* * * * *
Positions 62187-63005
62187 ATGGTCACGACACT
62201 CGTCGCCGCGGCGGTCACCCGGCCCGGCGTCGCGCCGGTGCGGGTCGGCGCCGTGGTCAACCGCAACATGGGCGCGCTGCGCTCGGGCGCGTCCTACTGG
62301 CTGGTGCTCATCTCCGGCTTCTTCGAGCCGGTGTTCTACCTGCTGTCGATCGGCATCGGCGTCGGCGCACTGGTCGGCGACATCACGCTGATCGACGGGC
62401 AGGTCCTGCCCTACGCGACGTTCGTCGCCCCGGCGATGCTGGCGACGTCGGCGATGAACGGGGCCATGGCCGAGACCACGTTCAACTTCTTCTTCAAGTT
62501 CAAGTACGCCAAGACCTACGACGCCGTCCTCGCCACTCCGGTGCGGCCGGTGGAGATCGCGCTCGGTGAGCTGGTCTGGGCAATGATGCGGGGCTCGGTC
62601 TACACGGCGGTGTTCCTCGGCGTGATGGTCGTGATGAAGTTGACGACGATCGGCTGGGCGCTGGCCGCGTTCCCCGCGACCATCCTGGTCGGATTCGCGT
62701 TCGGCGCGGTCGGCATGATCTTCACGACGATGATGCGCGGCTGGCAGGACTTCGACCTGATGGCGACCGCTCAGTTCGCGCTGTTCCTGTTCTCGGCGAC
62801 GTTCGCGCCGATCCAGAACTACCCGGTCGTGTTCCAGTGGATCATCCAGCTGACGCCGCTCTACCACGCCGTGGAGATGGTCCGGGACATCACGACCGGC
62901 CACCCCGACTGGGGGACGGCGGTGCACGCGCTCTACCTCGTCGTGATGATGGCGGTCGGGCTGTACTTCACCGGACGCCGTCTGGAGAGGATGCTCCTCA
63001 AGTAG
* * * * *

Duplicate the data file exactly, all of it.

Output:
Positions 62187-63005
62187 ATGGTCACGACACT
62201 CGTCGCCGCGGCGGTCACCCGGCCCGGCGTCGCGCCGGTGCGGGTCGGCGCCGTGGTCAACCGCAACATGGGCGCGCTGCGCTCGGGCGCGTCCTACTGG
62301 CTGGTGCTCATCTCCGGCTTCTTCGAGCCGGTGTTCTACCTGCTGTCGATCGGCATCGGCGTCGGCGCACTGGTCGGCGACATCACGCTGATCGACGGGC
62401 AGGTCCTGCCCTACGCGACGTTCGTCGCCCCGGCGATGCTGGCGACGTCGGCGATGAACGGGGCCATGGCCGAGACCACGTTCAACTTCTTCTTCAAGTT
62501 CAAGTACGCCAAGACCTACGACGCCGTCCTCGCCACTCCGGTGCGGCCGGTGGAGATCGCGCTCGGTGAGCTGGTCTGGGCAATGATGCGGGGCTCGGTC
62601 TACACGGCGGTGTTCCTCGGCGTGATGGTCGTGATGAAGTTGACGACGATCGGCTGGGCGCTGGCCGCGTTCCCCGCGACCATCCTGGTCGGATTCGCGT
62701 TCGGCGCGGTCGGCATGATCTTCACGACGATGATGCGCGGCTGGCAGGACTTCGACCTGATGGCGACCGCTCAGTTCGCGCTGTTCCTGTTCTCGGCGAC
62801 GTTCGCGCCGATCCAGAACTACCCGGTCGTGTTCCAGTGGATCATCCAGCTGACGCCGCTCTACCACGCCGTGGAGATGGTCCGGGACATCACGACCGGC
62901 CACCCCGACTGGGGGACGGCGGTGCACGCGCTCTACCTCGTCGTGATGATGGCGGTCGGGCTGTACTTCACCGGACGCCGTCTGGAGAGGATGCTCCTCA
63001 AGTAG